Porsche Cayman and Boxster Replacements Could Be Electric: Report

Porsche deputy board chairman Lutz Meschke dropped the bombshell during the Taycan's press launch.

When purists begged Porsche to replace the odd-sounding flat-four engine in the 718 Cayman and Boxster, this isn’t what they had in mind. If recent statements made by one company executive hold true, the next generation of Stuttgart’s mid-engined sports cars may not rely on internal combustion engines

at all.

Speaking to Top Gear at the Taycan’s press launch, Porsche deputy board chairman Lutz Meschke heavily hinted at the sports cars’ electrified future.

“The 718 just fits EV, doesn’t it? The next generation of these cars would be a good time to go all-electric.” And when asked whether an electric 718 would feature all-wheel drive, Meschke replied, “Yes, it needs to be, that makes sense.”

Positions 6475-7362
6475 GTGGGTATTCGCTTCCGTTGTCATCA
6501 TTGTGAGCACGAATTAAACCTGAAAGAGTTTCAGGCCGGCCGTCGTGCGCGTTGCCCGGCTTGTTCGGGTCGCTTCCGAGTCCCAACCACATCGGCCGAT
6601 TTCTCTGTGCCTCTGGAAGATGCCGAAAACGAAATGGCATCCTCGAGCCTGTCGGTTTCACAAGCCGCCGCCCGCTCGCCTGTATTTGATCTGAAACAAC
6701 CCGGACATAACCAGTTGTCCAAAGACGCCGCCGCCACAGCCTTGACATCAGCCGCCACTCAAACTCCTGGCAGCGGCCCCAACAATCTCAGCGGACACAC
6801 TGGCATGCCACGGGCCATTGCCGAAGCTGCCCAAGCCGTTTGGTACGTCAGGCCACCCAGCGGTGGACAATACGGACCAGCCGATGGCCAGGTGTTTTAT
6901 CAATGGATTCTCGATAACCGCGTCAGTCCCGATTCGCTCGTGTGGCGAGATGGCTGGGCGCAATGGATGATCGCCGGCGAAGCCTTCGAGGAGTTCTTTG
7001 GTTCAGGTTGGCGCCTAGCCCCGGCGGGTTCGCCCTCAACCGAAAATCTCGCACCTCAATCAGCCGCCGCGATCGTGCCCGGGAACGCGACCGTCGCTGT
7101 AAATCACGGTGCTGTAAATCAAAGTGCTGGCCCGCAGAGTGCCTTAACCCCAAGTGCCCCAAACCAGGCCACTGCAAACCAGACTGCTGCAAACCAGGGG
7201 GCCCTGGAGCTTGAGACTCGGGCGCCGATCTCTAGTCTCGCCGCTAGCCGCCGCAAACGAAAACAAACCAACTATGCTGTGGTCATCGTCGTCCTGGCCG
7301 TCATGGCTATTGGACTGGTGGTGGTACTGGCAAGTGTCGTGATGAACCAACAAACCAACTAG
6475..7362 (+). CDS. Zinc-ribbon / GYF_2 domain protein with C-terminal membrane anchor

2019 Porsche 718 Boxster T, Porsche AG

The report goes on to outline that Porsche has plans for an all-electric Macan crossover that’ll sit on a new “PPE” platform co-developed with Audi. It will be sold alongside regular, gas-powered Macans for “a couple of years” before those cars get phased out, as reportedly confirmed by Meschke. Top Gear predicts that potentially electric Caymans and Boxsters will be built on the same PPE platform and follow a similar sales strategy, being offered in tandem with internally-combusted models before the gas cars are discontinued a few years into production.

In terms of timeline, the electric Macan, Cayman, and Boxster are projected to be available in 2022, at which point the Taycan and Taycan Cross Turismo will already have been on the market for a while. Meschke went on to say that the next models to get the all-electric treatment shall be the Cayenne followed by the Panamera.

An electric Panamera, at first glance, might seem redundant when the Taycan is already a thing, but if Mercedes-Benz can simultaneously sell a four-door AMG GT, the CLS AMG, and the E63, we’re sure Porsche will be able to make a business case for two electric sedans—somehow.

The Drive reached out to Porsche for clarification on Meschke’s comments, but declined to “speculate on potential future product.”